The index market continues to mirror its recent behavior of Yen/Dollar watching and is called to open higher by nearly 0.5% this morning in the SPM contract at 1406.50. The Yen/Dollar has fallen by about -0.7% relieving fears of the carry trade unwind – at least for the time being. This week is highlighted by the FOMC 2-day meeting that begins tomorrow and concludes with Wednesday afternoon’s statement. Typically, the indices have rallied into and through these meetings over the past several instances…however, with a peculiar batch of economic data it appears difficult for the market to get a clean gauge on Dr. Bernanke’s next play.

On the Monday merger mania front…Barclays Bank and ABN Amro are in discussions to merge and become a $160 billion behemoth. Even the once “given up for dead” Service Master was able to find a buyer in Private Equity Land for nearly $5 billion. If one adds the Blackstone IPO to this picture, it is hard to be overtly bearish looking down the road. I certainly do not want that statement to be misconstrued as the Sub-Prime blowout may have ramifications that we do not see on the horizon…however, I always try and construct my ideas around the money…Follow the money, is a message I try and repeat to myself when I think the markets are at a crossroads. Simply put, the liquidity driven marketplace remains intact and that is being seen in the appetite for deals. Let’s not forget that somehow LEND was able to find a buyer for some of its debt leading to rally in the entire Sub-prime sector. In my opinion, the short term picture remains shaky, but, it is worth reminding ourselves how resilient this equity market has been during this bull move. The fact remains that this is a liquidity driven bull market. Fears are rampant about the Carry trade being unwound and if something triggers a mass covering it would be awfully ugly for the indices. However, if the unwinding is gentle one has to wonder if the worst of this move is behind us.

As for short term trading, the best indicators for market direction remain GS, GOOG and the YEN/Dollar. Odds appear to favor a short term bracketing in the trade as we move from one end to the other in a range around 1.5% in the SPX.

HOTS Weekly Options Commentary

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Peter Stolcers

Last week I did not see the activity on Tuesday's sell off or on Wednesday's rally back to tell me that the lows are in. A "V" bottom will be formed when there is fear and volume on the way down and confidence and volume on the way up. The bears want each market rally to find resistance a little sooner than the time before. Eventually, the market will drift lower and test support. When it fails to bounce after a decline and we get 2-3 consecutive days of selling, fear will set in. We have not seen that yet and bullish speculators have not been scared out - yet. The bid to the market continues to surprise me. Thursday we saw the market rally after a "hot" PPI number. Friday morning we woke up to global market weakness and it looked like we might open lower. The CPI came in "hot" and it exceeded estimates by .1%. Then, consumer confidence fell to its lowest level in 2 years. The market dismissed both economic indicators and staged an early quad-witch rally.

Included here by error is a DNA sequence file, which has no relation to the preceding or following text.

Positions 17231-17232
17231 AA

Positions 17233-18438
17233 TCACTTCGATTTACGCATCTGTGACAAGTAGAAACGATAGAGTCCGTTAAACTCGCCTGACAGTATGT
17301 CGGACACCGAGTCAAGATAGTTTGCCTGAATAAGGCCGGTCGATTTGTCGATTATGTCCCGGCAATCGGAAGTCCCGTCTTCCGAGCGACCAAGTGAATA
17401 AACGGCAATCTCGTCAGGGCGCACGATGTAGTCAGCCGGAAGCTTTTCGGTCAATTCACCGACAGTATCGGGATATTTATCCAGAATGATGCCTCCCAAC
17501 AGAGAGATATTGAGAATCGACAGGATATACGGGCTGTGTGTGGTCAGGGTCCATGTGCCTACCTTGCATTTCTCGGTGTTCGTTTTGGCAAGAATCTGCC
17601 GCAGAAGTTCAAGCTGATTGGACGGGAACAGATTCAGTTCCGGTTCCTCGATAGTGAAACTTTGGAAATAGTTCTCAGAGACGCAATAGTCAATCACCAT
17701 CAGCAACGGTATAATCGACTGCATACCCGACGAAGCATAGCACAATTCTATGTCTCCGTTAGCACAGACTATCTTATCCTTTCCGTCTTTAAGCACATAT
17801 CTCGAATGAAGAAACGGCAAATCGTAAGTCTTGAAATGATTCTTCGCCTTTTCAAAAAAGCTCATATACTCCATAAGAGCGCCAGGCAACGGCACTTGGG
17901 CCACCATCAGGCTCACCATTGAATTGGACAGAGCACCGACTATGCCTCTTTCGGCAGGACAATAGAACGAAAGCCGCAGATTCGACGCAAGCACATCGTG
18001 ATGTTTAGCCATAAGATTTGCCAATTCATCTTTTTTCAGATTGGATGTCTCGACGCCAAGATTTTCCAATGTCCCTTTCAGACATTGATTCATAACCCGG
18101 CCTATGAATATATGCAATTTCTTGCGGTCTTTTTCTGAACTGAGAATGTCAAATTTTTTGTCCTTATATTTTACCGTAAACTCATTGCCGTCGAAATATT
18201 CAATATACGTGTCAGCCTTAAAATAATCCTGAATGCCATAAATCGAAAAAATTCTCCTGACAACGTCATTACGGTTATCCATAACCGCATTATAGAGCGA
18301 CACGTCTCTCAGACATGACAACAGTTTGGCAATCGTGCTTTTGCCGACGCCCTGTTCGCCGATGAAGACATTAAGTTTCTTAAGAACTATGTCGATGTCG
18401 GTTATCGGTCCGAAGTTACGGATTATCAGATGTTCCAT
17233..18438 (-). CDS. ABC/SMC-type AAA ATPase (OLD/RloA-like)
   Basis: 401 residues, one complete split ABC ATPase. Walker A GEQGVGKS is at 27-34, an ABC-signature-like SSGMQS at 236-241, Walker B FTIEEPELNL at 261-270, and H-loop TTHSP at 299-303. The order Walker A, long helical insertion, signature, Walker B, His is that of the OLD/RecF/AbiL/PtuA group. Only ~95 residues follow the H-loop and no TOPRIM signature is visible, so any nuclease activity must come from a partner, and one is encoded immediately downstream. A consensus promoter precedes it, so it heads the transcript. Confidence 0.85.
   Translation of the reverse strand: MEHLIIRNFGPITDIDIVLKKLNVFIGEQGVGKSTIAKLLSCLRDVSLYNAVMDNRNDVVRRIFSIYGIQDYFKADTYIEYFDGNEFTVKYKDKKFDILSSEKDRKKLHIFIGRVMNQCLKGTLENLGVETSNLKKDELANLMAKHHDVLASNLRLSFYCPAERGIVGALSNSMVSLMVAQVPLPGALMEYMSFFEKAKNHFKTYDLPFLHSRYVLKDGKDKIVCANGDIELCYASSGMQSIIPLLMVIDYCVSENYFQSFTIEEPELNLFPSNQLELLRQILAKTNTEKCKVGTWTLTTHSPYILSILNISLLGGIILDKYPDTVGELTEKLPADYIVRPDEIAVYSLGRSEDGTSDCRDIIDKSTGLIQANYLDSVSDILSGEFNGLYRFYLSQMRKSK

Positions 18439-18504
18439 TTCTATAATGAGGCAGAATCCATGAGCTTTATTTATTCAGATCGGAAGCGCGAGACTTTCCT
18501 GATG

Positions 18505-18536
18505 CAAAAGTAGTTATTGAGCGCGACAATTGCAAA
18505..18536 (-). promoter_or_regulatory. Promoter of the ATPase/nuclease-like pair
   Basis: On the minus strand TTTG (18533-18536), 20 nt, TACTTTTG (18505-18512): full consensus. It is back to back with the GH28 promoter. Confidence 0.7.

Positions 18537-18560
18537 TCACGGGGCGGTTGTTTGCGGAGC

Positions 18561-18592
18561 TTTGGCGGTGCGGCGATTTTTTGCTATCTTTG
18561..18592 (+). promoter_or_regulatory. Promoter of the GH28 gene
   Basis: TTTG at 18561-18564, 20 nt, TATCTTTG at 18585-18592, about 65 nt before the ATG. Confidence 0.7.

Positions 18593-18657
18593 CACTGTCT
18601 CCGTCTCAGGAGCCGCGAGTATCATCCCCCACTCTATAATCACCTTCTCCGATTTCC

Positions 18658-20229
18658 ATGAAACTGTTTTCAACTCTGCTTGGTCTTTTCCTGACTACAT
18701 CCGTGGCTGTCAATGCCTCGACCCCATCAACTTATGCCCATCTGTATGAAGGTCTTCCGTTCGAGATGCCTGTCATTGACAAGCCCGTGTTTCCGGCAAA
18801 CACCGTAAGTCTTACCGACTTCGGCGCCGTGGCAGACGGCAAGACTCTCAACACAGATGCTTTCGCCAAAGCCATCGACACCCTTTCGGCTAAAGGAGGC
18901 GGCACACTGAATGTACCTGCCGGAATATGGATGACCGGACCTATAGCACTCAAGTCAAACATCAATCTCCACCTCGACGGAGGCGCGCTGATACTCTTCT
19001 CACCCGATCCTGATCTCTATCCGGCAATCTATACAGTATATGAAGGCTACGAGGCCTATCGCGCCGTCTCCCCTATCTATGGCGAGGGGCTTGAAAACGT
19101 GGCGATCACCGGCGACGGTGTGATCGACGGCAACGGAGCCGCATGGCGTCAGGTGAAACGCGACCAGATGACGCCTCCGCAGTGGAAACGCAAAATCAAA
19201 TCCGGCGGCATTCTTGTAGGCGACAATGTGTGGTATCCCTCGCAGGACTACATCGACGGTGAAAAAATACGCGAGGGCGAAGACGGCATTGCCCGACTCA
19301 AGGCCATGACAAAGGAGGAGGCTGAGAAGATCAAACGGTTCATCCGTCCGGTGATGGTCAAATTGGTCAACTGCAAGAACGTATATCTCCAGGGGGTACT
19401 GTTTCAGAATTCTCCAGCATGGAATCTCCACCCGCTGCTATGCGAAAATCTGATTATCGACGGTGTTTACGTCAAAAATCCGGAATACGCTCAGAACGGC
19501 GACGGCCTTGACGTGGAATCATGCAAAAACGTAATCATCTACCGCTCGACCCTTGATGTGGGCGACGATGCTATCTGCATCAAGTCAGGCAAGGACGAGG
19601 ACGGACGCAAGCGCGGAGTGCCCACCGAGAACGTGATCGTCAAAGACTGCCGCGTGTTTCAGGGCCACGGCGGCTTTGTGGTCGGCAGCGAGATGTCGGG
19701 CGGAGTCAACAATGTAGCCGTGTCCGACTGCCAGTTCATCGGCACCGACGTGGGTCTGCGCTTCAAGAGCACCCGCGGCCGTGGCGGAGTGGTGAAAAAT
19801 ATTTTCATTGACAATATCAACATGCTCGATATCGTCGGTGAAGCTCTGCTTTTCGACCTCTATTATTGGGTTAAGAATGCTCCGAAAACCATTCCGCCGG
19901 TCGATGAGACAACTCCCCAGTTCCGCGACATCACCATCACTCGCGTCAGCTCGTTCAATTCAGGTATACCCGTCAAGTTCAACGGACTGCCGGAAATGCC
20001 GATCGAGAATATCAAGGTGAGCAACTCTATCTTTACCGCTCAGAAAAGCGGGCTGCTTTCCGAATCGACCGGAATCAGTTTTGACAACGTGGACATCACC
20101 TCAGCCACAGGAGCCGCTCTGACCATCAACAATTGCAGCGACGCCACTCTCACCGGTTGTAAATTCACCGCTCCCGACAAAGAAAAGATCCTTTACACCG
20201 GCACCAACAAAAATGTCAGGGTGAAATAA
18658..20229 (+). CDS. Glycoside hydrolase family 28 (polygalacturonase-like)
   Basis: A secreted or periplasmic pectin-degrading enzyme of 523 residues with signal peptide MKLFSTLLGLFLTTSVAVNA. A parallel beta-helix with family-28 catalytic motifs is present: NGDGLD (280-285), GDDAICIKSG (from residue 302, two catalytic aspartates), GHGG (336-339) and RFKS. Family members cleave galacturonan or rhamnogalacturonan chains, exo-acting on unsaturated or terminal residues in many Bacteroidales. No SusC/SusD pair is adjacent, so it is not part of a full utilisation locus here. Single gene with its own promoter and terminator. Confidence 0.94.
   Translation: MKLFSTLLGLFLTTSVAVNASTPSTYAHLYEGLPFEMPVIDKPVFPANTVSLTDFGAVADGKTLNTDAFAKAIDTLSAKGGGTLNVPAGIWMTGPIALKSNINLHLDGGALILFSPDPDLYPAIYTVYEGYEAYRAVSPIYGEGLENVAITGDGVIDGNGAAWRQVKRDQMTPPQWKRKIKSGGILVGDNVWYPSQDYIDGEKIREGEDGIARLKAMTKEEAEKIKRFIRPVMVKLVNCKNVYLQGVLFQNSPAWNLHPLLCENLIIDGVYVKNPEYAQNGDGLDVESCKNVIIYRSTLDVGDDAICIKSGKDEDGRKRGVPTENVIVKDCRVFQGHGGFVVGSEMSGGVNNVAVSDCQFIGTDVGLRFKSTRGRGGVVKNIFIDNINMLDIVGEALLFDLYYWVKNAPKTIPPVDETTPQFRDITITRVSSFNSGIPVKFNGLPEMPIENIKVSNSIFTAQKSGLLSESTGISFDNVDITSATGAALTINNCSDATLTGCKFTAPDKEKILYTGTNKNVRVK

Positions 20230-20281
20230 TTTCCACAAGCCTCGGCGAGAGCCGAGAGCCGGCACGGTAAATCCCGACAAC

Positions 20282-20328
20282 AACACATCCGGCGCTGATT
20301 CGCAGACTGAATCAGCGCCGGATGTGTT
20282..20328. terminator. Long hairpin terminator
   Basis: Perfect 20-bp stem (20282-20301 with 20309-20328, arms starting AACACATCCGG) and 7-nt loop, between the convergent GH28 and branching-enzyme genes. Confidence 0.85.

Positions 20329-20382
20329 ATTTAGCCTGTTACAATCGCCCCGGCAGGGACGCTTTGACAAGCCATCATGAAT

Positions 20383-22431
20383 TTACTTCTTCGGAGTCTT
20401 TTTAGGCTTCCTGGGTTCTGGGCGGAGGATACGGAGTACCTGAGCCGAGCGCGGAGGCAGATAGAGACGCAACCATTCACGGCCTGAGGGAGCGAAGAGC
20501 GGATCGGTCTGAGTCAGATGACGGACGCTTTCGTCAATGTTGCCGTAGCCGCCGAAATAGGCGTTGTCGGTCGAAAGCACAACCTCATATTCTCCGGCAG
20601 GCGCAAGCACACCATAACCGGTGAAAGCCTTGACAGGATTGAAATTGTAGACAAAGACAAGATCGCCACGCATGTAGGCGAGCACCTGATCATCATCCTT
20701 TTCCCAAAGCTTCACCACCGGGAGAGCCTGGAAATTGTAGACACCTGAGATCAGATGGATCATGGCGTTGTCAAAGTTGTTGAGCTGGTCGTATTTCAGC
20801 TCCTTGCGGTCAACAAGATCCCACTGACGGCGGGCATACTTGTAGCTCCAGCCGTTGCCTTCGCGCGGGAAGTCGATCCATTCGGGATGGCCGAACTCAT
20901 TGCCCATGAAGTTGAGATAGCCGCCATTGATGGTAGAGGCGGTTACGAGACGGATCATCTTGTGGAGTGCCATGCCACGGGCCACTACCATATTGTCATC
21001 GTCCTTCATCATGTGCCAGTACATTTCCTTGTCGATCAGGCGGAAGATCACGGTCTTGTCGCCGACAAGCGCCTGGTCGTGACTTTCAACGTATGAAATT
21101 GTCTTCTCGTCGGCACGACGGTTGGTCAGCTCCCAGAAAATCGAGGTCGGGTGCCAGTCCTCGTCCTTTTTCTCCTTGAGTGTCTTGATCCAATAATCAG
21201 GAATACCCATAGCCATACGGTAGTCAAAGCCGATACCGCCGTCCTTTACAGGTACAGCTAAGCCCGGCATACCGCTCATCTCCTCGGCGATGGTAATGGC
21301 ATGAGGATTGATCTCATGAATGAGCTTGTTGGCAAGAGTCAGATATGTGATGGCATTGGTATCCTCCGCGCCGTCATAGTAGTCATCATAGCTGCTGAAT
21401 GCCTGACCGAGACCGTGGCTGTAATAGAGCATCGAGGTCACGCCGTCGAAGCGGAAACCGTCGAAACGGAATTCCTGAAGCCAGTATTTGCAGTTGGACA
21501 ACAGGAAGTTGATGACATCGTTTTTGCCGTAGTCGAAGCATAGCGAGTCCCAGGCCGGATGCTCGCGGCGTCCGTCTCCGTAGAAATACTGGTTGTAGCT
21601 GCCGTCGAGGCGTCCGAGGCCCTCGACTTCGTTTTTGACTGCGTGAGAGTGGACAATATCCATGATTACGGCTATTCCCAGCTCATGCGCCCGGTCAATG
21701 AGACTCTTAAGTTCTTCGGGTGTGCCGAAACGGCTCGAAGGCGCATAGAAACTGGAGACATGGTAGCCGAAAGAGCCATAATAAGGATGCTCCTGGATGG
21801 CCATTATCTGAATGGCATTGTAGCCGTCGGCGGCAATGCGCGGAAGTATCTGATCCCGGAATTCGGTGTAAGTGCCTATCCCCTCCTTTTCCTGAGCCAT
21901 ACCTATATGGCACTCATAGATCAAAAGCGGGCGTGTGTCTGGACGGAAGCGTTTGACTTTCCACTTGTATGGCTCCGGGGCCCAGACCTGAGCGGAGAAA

During the week, Norway and Switzerland were added to the list of countries that have recently raised interest rates. If our interest rates remain unchanged (as opposed to going higher), this puts downward pressure on the dollar. Recently, the market has been declining when the dollar falls.

Single digit earnings growth is expected this quarter and the market lacks a catalyst to drive stock prices higher. I feel that the price action is getting heavy and that the market has shouldered all of the bad news it can take. If you look at the chart you can see the SPY 141 resistance level. The longer the market stays below that level, the more significant that resistance becomes. Also note the blue dotted lines in the chart. You can see that the market made a lower low on the second wave of selling and the bounce was weaker. Sellers were more aggressive this time around and they started hitting bids before the market could make another assault on SPY 141. The message is pretty clear to me.

The housing market is weak and with inflation on the rise, the Fed will not be in a position to help out by lowering rates. The slump will have to cycle through the economy on its own. If you're wondering how important housing is to the economy, here is an interesting statistic. From 2001 - 2006, 50% of US job growth came from this industry. That includes lending, sales and construction. Sub-prime may be a small part of the total picture, but there is a ripple affect. There are many more marginal homeowners with adjustable rate mortgages that will convert from a low 3-year fixed rate to an ARM in the next year. This is certain to affect consumption. The economic releases are very light next week and they are highlighted by more housing data.